Make sure you can pass the Smoke Test. It is intended to highlight fundamental networking problems, so that you know you're starting from a good footing on the rest of the problems.

Make sure you've read the entire problem statement and you haven't missed anything. Read it out loud if it helps.

If your program seems to be working locally, check whether your router or firewall settings are blocking inbound connections. If they're allowing connections, try dumping a log of your program's exact network traffic and see if it looks right.

It's fine to look at the data being sent to your server to help yourself understand the protocol.

If you think everything looks good and you can't figure it out, feel free to email me on and I'll try to help you, or ask in the Discord group.

Good luck!


Beej's Guide To Network Programming is a great introduction to network programming with C.

Netcat is a useful tool for testing your servers by hand.

Wireshark is a GUI tool for capturing & viewing network packets.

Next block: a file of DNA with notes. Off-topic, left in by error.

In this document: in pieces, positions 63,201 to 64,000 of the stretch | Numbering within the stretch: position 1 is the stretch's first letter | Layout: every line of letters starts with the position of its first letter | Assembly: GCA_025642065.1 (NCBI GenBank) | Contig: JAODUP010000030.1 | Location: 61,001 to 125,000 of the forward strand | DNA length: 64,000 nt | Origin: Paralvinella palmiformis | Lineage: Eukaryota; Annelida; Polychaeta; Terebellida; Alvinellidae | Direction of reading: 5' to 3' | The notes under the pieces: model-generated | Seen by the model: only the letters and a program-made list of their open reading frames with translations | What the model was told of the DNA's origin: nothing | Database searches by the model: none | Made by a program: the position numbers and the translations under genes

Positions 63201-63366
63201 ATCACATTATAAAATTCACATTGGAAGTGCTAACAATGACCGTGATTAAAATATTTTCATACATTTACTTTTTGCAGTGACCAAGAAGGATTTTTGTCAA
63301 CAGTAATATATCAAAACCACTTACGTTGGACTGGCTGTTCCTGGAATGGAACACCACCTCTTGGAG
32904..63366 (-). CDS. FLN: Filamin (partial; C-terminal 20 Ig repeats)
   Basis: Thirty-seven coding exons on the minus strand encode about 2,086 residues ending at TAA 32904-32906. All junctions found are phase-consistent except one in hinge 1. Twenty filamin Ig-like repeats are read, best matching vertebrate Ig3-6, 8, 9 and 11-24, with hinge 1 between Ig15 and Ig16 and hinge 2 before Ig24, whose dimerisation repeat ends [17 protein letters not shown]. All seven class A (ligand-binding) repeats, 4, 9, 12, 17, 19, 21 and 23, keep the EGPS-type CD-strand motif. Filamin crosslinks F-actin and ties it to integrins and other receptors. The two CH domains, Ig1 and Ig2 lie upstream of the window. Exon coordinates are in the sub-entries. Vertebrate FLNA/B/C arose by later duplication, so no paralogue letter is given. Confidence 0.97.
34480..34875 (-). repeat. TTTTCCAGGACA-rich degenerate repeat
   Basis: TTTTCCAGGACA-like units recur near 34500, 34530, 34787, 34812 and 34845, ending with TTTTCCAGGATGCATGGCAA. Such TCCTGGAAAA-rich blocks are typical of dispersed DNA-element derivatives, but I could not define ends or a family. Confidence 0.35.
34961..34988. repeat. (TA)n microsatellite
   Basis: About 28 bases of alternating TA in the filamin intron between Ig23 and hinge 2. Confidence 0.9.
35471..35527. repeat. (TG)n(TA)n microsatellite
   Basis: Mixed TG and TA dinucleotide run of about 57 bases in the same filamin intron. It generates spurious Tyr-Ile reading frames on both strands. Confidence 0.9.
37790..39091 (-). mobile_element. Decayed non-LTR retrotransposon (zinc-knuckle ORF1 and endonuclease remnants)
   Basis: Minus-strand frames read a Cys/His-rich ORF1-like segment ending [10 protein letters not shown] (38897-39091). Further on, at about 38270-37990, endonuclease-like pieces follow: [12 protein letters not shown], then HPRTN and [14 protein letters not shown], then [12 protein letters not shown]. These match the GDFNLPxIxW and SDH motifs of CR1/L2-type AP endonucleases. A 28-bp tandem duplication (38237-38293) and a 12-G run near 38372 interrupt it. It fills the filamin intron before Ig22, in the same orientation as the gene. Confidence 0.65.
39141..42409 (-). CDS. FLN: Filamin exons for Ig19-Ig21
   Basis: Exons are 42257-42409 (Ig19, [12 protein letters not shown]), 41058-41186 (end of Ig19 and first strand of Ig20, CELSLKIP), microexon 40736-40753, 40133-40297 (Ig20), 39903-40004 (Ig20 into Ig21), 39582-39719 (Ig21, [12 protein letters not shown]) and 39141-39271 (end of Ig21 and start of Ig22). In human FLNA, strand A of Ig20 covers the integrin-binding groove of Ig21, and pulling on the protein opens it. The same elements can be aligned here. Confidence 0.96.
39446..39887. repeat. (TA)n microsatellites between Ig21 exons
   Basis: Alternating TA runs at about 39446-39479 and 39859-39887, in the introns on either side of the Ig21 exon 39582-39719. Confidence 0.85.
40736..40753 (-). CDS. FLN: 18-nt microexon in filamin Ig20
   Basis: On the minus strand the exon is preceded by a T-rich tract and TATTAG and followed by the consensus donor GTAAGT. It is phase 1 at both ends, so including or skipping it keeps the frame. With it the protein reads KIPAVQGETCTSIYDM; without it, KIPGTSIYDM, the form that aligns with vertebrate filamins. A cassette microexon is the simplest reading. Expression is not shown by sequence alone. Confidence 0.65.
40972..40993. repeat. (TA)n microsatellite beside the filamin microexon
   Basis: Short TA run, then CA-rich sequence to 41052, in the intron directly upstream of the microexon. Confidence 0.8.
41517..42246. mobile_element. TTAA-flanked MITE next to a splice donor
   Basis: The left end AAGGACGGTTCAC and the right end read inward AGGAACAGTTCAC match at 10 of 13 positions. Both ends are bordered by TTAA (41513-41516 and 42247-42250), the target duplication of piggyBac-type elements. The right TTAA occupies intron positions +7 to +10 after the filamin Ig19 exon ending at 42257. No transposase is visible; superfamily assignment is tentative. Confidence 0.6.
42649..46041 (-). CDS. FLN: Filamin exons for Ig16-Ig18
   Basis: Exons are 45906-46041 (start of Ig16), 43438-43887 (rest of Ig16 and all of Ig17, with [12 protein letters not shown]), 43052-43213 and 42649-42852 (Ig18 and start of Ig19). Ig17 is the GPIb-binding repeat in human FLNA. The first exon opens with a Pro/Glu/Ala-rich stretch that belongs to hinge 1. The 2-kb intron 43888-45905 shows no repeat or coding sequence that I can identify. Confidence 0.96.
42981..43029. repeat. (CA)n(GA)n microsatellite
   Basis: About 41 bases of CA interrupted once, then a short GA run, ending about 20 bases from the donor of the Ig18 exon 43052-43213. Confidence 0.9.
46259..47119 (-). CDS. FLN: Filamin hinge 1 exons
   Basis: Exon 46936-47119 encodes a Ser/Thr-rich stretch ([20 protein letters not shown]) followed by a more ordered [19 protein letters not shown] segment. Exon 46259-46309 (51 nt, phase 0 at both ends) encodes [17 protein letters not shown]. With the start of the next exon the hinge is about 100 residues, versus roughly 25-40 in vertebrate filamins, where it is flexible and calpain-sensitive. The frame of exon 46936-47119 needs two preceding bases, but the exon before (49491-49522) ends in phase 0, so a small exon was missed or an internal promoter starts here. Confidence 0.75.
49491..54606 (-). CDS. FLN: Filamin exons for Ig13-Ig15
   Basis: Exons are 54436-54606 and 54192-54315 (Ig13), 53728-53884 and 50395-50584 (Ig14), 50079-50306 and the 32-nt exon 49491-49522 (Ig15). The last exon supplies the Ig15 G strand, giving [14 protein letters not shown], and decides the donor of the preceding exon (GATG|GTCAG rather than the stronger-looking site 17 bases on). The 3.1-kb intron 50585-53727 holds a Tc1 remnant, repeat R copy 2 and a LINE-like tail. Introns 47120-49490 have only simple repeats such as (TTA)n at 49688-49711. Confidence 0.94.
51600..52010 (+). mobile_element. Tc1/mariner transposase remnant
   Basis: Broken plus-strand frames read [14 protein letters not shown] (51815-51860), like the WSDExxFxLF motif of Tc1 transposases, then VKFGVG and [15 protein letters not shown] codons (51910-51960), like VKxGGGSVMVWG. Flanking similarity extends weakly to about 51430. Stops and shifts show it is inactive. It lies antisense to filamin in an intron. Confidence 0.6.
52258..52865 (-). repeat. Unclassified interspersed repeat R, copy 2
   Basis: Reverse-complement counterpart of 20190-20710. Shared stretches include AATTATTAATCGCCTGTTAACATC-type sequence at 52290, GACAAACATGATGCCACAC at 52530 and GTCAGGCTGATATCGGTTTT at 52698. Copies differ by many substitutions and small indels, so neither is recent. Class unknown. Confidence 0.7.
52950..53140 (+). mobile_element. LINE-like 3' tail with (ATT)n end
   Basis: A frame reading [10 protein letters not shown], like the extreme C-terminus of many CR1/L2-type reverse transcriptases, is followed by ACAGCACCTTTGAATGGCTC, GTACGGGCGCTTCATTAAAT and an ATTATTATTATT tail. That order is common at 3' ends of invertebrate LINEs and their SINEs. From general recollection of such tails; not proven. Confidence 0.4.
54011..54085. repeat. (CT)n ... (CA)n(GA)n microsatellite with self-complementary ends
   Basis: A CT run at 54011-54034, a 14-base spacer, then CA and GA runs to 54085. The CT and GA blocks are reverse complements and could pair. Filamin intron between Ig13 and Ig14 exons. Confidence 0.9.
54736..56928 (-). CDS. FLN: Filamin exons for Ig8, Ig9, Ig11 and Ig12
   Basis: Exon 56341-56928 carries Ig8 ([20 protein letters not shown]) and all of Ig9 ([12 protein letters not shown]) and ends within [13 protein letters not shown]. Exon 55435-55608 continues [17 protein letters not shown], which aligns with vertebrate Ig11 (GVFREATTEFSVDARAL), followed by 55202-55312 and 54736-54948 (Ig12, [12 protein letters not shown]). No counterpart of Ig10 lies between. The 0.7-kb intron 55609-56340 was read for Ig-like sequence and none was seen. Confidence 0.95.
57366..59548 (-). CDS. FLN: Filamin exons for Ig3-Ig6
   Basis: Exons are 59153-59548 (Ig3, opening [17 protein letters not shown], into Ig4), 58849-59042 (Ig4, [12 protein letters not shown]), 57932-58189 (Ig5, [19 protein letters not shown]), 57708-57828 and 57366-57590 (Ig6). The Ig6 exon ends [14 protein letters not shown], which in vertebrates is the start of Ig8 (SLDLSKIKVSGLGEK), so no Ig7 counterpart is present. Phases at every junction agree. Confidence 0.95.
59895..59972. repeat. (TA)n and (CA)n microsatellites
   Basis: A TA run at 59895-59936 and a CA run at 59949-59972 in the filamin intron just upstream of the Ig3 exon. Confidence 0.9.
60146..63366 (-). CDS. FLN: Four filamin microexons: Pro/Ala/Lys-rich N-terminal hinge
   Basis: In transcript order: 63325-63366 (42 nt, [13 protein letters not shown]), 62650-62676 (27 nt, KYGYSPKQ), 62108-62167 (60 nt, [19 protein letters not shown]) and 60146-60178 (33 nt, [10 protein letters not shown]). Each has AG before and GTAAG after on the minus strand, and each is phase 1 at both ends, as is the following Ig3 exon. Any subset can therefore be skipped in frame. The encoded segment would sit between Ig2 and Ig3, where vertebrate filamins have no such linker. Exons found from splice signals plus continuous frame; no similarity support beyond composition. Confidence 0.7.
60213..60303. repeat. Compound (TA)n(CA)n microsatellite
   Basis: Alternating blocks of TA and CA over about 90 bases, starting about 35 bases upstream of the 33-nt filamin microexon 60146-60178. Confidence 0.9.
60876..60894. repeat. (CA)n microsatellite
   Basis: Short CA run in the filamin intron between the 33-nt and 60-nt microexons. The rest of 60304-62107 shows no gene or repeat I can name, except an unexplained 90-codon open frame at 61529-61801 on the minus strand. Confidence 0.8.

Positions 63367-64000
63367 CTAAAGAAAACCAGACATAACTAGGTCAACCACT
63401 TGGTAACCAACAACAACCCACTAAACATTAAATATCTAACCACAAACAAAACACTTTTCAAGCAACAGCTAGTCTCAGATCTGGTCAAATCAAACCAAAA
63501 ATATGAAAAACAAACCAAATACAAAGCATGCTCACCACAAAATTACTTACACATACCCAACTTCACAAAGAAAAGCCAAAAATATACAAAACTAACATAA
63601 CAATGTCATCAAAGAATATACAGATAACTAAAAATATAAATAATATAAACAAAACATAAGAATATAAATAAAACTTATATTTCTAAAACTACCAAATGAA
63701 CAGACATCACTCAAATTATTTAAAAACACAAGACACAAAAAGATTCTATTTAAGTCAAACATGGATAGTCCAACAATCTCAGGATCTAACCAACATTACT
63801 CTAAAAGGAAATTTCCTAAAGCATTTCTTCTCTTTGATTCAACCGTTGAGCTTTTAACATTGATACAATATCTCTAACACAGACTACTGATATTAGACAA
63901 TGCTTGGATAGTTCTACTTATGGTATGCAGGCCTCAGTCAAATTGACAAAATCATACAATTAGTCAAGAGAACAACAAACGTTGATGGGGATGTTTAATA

tcpdump is a command-line tool for capturing & viewing network packets.

The TCP RFCs are the source of ground truth on how TCP is supposed to work.


package main

import (

func main() {
    ln, err := net.Listen("tcp", ":10000")
    if err != nil {
        fmt.Println("listen: ", err.Error())
    fmt.Println("listening on port 10000")
    for {
        conn, err := ln.Accept()
        if err != nil {
            fmt.Println("accept: ", err.Error())
        fmt.Println("connection from ", conn.RemoteAddr())
        go handle(conn)

func handle(conn net.Conn) {
    defer conn.Close()

    if _, err := io.Copy(conn, conn); err != nil {
        fmt.Println("copy: ", err.Error())